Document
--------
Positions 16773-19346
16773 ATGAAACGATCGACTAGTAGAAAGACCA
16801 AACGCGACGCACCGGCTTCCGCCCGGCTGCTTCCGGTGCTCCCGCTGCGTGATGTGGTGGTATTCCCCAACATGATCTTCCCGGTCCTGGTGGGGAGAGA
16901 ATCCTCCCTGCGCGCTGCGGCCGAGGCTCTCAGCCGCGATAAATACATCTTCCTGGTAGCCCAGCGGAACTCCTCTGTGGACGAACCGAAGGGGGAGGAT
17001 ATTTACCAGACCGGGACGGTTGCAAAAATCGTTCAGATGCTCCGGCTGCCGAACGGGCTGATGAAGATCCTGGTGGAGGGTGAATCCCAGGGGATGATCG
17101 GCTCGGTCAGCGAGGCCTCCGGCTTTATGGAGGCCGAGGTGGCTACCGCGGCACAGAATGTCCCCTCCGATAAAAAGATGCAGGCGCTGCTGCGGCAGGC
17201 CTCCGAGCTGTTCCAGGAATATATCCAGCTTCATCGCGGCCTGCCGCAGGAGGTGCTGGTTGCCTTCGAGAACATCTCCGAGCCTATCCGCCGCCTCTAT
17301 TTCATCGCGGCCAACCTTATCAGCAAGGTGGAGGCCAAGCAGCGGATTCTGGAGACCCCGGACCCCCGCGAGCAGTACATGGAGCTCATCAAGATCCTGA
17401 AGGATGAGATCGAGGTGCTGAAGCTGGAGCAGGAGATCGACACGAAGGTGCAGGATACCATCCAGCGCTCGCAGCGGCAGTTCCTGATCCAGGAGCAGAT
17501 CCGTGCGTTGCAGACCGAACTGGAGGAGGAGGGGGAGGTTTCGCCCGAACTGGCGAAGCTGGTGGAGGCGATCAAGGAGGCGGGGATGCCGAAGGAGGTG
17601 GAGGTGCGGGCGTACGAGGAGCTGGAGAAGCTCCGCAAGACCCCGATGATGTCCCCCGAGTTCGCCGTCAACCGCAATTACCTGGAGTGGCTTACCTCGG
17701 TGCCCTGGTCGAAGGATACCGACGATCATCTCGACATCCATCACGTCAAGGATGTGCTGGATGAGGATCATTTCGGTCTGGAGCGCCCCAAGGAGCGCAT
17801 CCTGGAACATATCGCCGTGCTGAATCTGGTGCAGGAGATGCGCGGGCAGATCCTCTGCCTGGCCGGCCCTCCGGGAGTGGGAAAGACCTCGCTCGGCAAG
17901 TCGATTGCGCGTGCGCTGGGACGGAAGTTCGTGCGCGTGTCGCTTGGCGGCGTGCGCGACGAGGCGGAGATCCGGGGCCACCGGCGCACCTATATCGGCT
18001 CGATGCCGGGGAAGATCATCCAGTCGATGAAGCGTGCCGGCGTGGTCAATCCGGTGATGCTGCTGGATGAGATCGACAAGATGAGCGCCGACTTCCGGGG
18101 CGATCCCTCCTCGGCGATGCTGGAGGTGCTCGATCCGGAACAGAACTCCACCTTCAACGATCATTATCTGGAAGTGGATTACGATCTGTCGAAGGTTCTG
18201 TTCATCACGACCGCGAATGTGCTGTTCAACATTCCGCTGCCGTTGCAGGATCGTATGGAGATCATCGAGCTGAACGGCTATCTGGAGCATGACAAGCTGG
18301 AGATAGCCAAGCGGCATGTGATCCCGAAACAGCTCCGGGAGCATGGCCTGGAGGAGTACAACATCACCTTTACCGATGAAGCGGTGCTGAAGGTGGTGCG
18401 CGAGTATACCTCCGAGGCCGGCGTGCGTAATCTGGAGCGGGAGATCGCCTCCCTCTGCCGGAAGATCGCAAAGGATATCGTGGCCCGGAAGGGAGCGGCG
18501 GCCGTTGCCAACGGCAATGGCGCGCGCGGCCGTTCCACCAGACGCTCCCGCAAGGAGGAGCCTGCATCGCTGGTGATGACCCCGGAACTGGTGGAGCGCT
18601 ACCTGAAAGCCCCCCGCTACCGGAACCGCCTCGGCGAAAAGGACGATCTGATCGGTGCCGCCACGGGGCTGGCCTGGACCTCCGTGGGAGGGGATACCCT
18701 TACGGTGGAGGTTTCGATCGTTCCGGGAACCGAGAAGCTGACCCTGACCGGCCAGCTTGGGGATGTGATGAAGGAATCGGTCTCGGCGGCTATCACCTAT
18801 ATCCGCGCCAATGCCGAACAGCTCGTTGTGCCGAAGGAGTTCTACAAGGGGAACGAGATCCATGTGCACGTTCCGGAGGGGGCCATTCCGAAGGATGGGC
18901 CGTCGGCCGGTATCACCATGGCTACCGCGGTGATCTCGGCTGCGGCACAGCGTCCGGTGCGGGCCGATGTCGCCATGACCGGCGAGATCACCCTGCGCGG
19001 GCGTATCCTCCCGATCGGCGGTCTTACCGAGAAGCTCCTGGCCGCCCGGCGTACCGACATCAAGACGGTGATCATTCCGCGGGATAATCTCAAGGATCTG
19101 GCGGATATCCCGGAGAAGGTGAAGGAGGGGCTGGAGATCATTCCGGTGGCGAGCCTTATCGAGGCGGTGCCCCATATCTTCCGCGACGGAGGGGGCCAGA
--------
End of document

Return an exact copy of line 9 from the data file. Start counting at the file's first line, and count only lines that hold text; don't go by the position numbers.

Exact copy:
17401 AGGATGAGATCGAGGTGCTGAAGCTGGAGCAGGAGATCGACACGAAGGTGCAGGATACCATCCAGCGCTCGCAGCGGCAGTTCCTGATCCAGGAGCAGAT